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Smart Woman: Dry Eye Syndrome

Millions of Americans experience the symptoms of dry eye. How to manage the symptoms of dry eye syndrome is in our Smart Woman Report.
Gina Blanes has lived with dry eye for the past thirteen years.

"At first it was very slight, you know, throughout the day I'd feel a little bit of stinging or burning," said Blanes.

Fast-forward to present day, "It almost hurts when I wake up in the morning," said Blanes.

Ophthalmologist Dr. Alan Kozarsky says millions of Americans live with mild dry eye and their vision can get blurry.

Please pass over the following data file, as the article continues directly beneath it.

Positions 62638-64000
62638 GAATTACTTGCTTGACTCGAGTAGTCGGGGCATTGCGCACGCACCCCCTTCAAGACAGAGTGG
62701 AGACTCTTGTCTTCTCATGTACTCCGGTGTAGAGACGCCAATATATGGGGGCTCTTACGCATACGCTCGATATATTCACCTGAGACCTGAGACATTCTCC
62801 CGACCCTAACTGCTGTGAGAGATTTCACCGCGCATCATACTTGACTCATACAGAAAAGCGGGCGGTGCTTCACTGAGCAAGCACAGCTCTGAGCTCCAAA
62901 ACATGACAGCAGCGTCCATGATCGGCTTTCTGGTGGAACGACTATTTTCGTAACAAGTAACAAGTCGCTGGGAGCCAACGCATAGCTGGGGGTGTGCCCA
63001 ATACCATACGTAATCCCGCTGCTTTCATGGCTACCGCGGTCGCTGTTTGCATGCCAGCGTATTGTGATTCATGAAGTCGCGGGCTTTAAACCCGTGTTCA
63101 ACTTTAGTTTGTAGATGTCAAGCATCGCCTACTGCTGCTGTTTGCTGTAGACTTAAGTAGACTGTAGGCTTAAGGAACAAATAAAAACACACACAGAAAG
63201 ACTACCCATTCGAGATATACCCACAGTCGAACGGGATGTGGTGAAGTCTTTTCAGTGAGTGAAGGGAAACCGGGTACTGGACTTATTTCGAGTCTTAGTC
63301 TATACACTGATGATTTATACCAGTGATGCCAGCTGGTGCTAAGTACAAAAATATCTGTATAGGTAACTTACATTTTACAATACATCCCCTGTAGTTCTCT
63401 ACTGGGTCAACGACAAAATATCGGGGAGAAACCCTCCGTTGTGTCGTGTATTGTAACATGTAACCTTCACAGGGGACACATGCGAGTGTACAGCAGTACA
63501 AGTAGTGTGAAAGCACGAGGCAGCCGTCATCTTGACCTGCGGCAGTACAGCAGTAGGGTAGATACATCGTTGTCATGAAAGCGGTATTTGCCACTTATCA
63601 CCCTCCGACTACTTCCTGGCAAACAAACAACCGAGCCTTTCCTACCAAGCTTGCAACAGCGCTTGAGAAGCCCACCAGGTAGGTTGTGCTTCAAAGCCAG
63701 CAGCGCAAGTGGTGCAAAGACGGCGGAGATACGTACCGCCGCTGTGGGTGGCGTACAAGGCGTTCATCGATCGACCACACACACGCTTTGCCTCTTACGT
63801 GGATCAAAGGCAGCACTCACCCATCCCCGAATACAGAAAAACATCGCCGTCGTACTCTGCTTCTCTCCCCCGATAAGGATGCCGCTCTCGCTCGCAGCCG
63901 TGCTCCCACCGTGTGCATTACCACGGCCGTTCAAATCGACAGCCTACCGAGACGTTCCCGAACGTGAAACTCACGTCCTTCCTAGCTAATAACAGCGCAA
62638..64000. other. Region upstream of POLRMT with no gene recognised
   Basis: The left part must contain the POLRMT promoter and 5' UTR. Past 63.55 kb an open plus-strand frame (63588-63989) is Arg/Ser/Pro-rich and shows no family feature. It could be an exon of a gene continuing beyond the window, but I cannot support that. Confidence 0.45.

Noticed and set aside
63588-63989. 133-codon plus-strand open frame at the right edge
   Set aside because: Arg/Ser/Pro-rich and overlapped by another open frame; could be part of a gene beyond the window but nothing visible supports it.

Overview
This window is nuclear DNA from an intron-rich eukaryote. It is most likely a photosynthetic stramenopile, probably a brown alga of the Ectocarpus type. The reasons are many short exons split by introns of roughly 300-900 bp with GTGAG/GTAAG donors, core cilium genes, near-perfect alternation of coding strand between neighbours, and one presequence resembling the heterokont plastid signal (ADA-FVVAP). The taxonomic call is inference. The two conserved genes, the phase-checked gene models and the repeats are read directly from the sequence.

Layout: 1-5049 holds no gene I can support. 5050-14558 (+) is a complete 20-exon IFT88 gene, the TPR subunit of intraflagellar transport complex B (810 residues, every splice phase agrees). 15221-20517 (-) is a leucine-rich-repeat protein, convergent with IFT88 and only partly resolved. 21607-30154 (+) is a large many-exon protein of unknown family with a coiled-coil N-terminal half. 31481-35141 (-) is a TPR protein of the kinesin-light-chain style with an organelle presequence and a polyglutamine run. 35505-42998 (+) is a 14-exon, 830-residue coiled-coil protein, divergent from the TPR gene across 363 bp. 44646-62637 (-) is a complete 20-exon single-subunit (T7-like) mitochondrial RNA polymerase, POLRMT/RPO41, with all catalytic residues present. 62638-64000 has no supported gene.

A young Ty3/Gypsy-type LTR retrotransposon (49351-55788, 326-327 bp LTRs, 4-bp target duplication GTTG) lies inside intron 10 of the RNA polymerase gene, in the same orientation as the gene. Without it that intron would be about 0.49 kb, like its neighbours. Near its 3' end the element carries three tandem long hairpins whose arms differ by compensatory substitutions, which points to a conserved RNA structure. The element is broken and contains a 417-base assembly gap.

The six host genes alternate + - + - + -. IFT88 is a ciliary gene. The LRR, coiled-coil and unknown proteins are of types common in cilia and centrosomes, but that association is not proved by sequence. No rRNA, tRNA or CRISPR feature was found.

He says Gina's symptoms are common, but there are others, "The gritty sensation. It may be interpreted as burning," said Dr. Kozarsky.

Gina's dry eye is due to a thyroid condition but the list of possible causes is long, it includes medications, exposure to smoke, hormonal changes in women, dry air and older age. 

The end of winter may bring some relief.

Dr. Kozarsky said, "People staying in doors in heated areas will bring out the worst in dry eyes."

But there are things you can do, "We start with artificial tears to replace the tears that are missing. We'll ask people to increase their nutritional intake of fish oil omega 3, flaxseed," said Dr. Kozarsky.

He also suggests using a humidifier and not wearing contacts if you have dryness. See a doctor to rule out a more serious condition or determine if you need further treatment. 
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